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Lyr Add: Pontypridd Collier in search of his wife

pavane 30 Sep 20 - 01:58 PM
pavane 01 Oct 20 - 04:32 AM
pavane 01 Oct 20 - 10:09 AM
GUEST 01 Oct 20 - 10:52 AM
leeneia 01 Oct 20 - 11:59 AM
punkfolkrocker 01 Oct 20 - 01:39 PM
pavane 02 Oct 20 - 04:04 AM
pavane 02 Oct 20 - 04:09 AM
pavane 02 Oct 20 - 04:11 AM
punkfolkrocker 02 Oct 20 - 01:16 PM
pavane 02 Oct 20 - 02:25 PM
pavane 02 Oct 20 - 02:26 PM
punkfolkrocker 02 Oct 20 - 02:38 PM
punkfolkrocker 02 Oct 20 - 02:43 PM
leeneia 03 Oct 20 - 12:10 AM
Newport Boy 03 Oct 20 - 06:01 AM
pavane 03 Oct 20 - 11:03 AM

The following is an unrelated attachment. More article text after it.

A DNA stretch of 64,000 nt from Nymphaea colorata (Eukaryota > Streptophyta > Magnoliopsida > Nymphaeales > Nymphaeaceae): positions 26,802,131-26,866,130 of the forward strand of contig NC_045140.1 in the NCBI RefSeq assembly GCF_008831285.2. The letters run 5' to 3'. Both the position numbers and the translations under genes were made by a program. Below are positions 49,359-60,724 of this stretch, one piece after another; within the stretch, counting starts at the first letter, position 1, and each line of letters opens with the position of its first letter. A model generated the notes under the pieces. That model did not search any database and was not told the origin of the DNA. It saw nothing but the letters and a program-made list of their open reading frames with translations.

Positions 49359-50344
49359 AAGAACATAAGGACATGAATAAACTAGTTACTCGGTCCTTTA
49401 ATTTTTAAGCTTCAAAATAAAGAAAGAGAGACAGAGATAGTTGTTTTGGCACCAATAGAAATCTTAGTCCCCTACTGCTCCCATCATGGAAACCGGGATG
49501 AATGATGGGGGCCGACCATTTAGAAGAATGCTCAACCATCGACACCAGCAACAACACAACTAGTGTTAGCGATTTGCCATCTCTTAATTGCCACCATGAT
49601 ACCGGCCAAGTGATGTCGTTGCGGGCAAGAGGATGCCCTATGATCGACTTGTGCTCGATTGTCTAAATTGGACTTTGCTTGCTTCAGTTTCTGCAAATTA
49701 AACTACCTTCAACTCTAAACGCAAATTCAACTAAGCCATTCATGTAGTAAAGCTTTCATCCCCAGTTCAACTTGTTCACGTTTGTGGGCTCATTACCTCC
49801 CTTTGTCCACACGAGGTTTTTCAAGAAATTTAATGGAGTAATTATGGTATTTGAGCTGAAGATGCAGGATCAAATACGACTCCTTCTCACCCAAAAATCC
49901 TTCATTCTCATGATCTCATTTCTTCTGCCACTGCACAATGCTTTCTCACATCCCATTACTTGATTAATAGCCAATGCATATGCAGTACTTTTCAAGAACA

leeneia 03 Oct 20 - 11:40 AM
sian, west wales 03 Oct 20 - 09:31 PM
pavane 05 Oct 20 - 09:22 AM
pavane 05 Oct 20 - 09:26 AM
Anne Lister 06 Oct 20 - 04:59 PM
Helen 06 Oct 20 - 05:18 PM
Splott Man 12 Oct 20 - 11:02 AM
leeneia 12 Oct 20 - 01:16 PM
Splott Man 15 Oct 20 - 06:02 AM
Mick Tems 16 Oct 20 - 05:31 AM
Mick Tems 16 Oct 20 - 02:48 PM
GUEST,John Jones 17 Oct 20 - 10:47 AM
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Subject: Lyr Add: Pontypridd Collier in search of his wife
From: pavane
Date: 30 Sep 20 - 01:58 PM

A Pontypridd Collier in Search of His Wife
Trad

Summary: The collier manages to lose his wife in the pub. After walking about 50 miles around South Wales, he finds her in the pub next door to where he last saw her.

--------------------------------------------
Welsh language pronunciation differs from English.
Pontypridd (meaning "Earth bridge") sounds like Pont-er-preathe where th is voiced, as in breathe.